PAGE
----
Racing burro is namesake for new neighborhood coffee house at Walnut and Bijou
But it's not as if business owners Tony and Jann White invented the name. Rosco just happens to be Tony's donkey… and racing partner.
More on that in a moment.
To the main point, Rosco's is a café that opened in late May at the prominent intersection (northeast corner) of Walnut and Bijou streets. Open daily, the business offers a full range of specialty coffees, teas and cold and hot bakery items.
The location, officially 432 W. Bijou St., takes up the roughly 1,000-square-foot ground floor of an older, two-story commercial building, which sits in the midst of an established near-Westside residential neighborhood.
People can order to go or to eat in. Seating is available for about 15 diners indoors and 8 more in an outdoors patio on the Walnut side. Offices and available meeting space are upstairs.
“The neighbors have been super appreciative,” Tony said of the reaction that Rosco's has received since it opened. “They always tell us thank you.”
Originally from Illinois, Tony came to the region in 1995 to work in sports fitness for the YMCA. In the later '90s, Tony moved into surgical device sales, a field in which he is still employed.
He had not previously worked in the coffee/culinary realm. The Walnut/Bijou building, which he'd bought in a foreclosure nine years ago and has steadily renovated ever since, initially was an investment and a place for his sales office. But last fall he got the idea of a coffee house on the ground floor instead of storage.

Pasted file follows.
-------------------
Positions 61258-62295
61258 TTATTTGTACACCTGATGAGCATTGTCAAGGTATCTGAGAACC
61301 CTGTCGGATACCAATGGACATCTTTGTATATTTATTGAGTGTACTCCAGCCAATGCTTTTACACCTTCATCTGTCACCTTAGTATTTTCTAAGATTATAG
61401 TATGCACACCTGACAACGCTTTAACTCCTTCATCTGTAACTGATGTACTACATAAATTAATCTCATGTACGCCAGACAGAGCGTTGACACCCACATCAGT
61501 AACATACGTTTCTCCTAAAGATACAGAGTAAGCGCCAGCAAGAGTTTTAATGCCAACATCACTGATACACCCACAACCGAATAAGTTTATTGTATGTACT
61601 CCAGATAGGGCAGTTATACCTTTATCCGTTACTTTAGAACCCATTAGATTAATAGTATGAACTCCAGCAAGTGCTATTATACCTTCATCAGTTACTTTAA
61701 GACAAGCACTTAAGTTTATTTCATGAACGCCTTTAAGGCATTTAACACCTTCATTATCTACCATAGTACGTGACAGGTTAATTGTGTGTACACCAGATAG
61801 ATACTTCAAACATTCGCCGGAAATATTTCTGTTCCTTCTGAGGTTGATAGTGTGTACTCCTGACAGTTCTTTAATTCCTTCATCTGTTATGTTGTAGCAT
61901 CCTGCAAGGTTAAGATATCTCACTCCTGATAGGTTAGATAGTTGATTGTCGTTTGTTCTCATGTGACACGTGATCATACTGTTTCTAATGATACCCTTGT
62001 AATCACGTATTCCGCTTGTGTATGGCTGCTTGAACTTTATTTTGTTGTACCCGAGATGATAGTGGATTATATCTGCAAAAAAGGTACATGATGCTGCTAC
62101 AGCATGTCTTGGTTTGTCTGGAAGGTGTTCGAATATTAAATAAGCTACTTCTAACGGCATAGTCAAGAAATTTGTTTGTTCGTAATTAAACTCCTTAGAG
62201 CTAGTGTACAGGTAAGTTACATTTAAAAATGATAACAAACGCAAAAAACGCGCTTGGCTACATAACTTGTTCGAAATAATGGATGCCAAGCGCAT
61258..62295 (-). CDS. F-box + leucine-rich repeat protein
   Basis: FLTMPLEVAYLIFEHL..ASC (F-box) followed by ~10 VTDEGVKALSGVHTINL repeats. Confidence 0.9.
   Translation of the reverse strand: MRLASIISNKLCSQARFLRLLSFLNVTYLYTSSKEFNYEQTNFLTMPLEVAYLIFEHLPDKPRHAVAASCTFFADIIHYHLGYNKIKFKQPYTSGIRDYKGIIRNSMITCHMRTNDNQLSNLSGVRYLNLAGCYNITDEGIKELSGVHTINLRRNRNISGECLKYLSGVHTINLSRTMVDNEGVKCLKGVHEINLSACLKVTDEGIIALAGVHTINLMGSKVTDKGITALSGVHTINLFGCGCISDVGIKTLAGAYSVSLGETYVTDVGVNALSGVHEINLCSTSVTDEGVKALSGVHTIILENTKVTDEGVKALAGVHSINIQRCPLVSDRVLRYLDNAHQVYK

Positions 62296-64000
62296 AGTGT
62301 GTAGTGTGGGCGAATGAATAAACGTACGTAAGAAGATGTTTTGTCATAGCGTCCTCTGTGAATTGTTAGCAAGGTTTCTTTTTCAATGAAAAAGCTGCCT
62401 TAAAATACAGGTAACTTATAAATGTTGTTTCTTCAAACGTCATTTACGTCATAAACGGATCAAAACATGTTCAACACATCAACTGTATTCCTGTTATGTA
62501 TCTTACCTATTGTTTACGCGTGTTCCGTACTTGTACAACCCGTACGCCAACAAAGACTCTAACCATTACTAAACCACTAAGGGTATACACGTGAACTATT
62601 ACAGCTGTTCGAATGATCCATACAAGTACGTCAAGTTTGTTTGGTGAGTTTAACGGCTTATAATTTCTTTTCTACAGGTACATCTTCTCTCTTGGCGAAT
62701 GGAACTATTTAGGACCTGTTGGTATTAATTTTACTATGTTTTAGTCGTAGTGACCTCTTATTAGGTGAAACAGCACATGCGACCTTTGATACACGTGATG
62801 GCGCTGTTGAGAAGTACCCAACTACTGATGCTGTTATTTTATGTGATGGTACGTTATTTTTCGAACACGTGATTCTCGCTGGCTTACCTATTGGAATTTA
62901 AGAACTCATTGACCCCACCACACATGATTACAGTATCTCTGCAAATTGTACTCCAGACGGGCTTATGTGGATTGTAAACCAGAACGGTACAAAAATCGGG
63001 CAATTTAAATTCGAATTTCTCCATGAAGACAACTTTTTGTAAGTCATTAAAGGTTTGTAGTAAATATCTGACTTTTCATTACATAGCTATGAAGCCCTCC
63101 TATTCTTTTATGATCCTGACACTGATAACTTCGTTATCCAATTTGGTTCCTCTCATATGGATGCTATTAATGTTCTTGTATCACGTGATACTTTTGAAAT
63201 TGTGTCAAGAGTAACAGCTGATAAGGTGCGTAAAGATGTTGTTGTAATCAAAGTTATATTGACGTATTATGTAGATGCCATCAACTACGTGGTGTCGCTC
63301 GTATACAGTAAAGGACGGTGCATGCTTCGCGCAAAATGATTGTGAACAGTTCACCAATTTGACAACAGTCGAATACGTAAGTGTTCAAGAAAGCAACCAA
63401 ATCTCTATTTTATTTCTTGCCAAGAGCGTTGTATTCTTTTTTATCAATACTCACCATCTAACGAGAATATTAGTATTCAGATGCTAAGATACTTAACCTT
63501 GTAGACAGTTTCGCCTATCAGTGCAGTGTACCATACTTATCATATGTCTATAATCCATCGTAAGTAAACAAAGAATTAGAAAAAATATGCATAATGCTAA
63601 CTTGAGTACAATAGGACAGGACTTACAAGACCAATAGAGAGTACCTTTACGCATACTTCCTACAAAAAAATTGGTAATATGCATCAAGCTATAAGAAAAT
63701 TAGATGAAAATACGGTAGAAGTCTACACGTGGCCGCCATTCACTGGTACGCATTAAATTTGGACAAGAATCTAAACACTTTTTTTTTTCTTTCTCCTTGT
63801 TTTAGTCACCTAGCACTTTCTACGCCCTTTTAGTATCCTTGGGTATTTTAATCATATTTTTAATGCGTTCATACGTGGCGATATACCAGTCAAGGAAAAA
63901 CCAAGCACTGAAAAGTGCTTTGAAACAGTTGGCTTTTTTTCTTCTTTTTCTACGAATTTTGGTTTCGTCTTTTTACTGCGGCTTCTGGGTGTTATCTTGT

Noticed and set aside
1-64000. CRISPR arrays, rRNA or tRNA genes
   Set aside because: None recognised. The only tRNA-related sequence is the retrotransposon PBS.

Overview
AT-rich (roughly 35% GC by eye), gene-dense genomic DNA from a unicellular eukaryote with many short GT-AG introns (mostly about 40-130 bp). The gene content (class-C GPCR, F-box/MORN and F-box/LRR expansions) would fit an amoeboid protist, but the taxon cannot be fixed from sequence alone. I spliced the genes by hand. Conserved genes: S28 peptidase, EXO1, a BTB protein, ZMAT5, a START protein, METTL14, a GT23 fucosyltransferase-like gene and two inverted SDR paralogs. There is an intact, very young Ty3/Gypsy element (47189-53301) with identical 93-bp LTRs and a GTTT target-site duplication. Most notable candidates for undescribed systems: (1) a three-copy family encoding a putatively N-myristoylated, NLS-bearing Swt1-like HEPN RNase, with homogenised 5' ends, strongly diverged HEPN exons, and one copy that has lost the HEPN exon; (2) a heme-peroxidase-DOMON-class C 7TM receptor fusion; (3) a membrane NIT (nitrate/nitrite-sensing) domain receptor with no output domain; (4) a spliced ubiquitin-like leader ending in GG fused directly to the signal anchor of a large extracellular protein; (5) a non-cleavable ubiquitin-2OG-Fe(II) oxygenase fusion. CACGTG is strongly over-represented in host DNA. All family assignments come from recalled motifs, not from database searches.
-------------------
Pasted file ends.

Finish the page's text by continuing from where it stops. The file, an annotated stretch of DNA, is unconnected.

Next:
To make it happen, he had to apply to the city for a parking variance and make various plumbing and electrical upgrades as part of a remodel to allow the new operation.
Going forward, “I know it's not super profitable,” Tony elaborated. “But it can be good, from the standpoint of a neighborhood business. It's exciting to do something different. I think I got kind of bored.”
This is not the first time Tony has taken action against boredom. He has a small stable in Manitou Springs, and Rosco became part of that six years ago. He bought the donkey to compete in the little-known Colorado sport of pack-burro racing.
In such events, the burro (carrying a pack including a pick, gold mine and shovel) runs with a man holding a lead rope along competitive mountain courses up to 30 miles in length. One of the rules by the Western Pack Burro Ass-ociation (the hyphen is part of the official name), states that the burro can never carry the man, but the man can carry the burro.
Naming the coffee house after Rosco helps with publicity, Tony explained. “If you're going to market it, the best way is to market Rosco.” The business's namesake occasionally makes an appearance. One of these will be the official grand opening Saturday, July 11. There will be extended hours that day and a live musician, Tony said.
For more information, e-mail firstname.lastname@example.org or go to Rosco's Coffee House on Facebook.
Westside Pioneer article